In one of many seminal scenes, the Molly Ringwald character asks her wacky boss and mother figure, the wonderful Annie Potts, if she had gone to her Prom. The Annie character says that of course she went, that it was the “worst” but that “you have to go.” Molly counters that “you don’t have to go.” Annie says, “I have a girlfriend who didn’t go and once in a while she gets this terrible feeling that something is missing. She checks her purse, her keys, counts the kids, goes crazy and then realizes that nothing is missing. She decided that this is a side effect from missing her Prom.” Molly complains that although part of her wants to go, part of her doesn’t want to go just because it is the traditional thing to do. Annie says, “Life itself is a stupid tradition, don’t analyze . . . just go.” I remember being a grown-up married lady sitting in the theater with a bunch of kids a generation behind me—I wanted to stand up and testify: “Do you hear this woman in the spiky hair and a vinyl dress? She speaks wisdom to you! Take it from me, if only I had known!”
I have related this story of divine enlightenment to many friends who look at me incredulously. They shake their heads as if trying to rid clinging memories of stiff clothes, dorky dates, and tedious rituals of peer induced boring or bad behavior. “Really, you missed nothing. You are blowing this out of proportion. It was just a dance.” The Prom was just a dance?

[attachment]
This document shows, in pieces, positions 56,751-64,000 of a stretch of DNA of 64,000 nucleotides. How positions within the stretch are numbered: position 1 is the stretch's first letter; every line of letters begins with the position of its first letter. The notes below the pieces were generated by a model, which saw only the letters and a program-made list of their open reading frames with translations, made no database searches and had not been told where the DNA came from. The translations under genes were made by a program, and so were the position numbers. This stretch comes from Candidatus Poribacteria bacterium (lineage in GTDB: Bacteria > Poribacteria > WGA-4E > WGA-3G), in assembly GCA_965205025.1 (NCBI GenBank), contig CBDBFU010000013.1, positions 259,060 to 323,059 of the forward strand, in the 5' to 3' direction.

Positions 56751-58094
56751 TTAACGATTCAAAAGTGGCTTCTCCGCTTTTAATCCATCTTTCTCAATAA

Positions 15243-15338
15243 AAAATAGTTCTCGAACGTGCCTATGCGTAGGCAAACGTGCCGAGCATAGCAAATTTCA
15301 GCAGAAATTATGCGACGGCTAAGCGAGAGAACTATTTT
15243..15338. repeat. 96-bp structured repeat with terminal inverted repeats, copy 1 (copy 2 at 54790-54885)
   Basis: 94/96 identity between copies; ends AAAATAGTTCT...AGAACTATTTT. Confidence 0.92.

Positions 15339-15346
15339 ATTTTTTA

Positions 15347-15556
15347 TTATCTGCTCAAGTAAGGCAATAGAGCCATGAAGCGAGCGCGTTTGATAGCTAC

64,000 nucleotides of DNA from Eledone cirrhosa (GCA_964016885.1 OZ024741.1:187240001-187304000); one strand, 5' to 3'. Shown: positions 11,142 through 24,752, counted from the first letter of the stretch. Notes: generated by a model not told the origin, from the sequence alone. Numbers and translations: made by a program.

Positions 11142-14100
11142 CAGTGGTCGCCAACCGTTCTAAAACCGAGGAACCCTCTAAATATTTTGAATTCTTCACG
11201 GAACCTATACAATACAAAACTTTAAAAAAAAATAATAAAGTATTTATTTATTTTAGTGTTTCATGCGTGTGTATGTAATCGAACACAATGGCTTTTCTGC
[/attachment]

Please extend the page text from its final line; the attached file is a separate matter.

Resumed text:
What dawned on me watching Pretty in Pink was not that I had missed a school dance. It was the knucklehead realization that some opportunities exist in a specific time and space and when circumstances shift, the door closes and they gone. Some people truly don’t care about Prom, for them it doesn’t matter. But to those for whom it holds some meaning, however superficial, it’s now or never. “Going to Prom” is to embrace those decisions in the moment that if not marked and attended, might become regret later on.
There is a VISA ad campaign right now that features a list: Things to do while you’re alive. It is an appreciative version of a list I keep called: Things to do before you’re dead. This kind of list is a good thing to jot down and think about once in while, especially when you are able to cross something off. Some things on my list I have done: Seen Peter, Paul and Mary perform, bought a house, visited Disney World, walked across the Brooklyn Bridge at night, found a pair of boots that fit my calves. Some I have not done: Finish a graduate degree, publish a book, visit Europe, grow vegetables, find a leather skirt to match my boots. This list is ongoing; I could conceivably be on my deathbed and roll over with a last gasp to sign a publishing contract. These are the experiences we orchestrate and chase; they are the hopes that retain potential over time, any time. We bounce on ready sneakers like relay runners, arms reaching for our turn with the dream batons.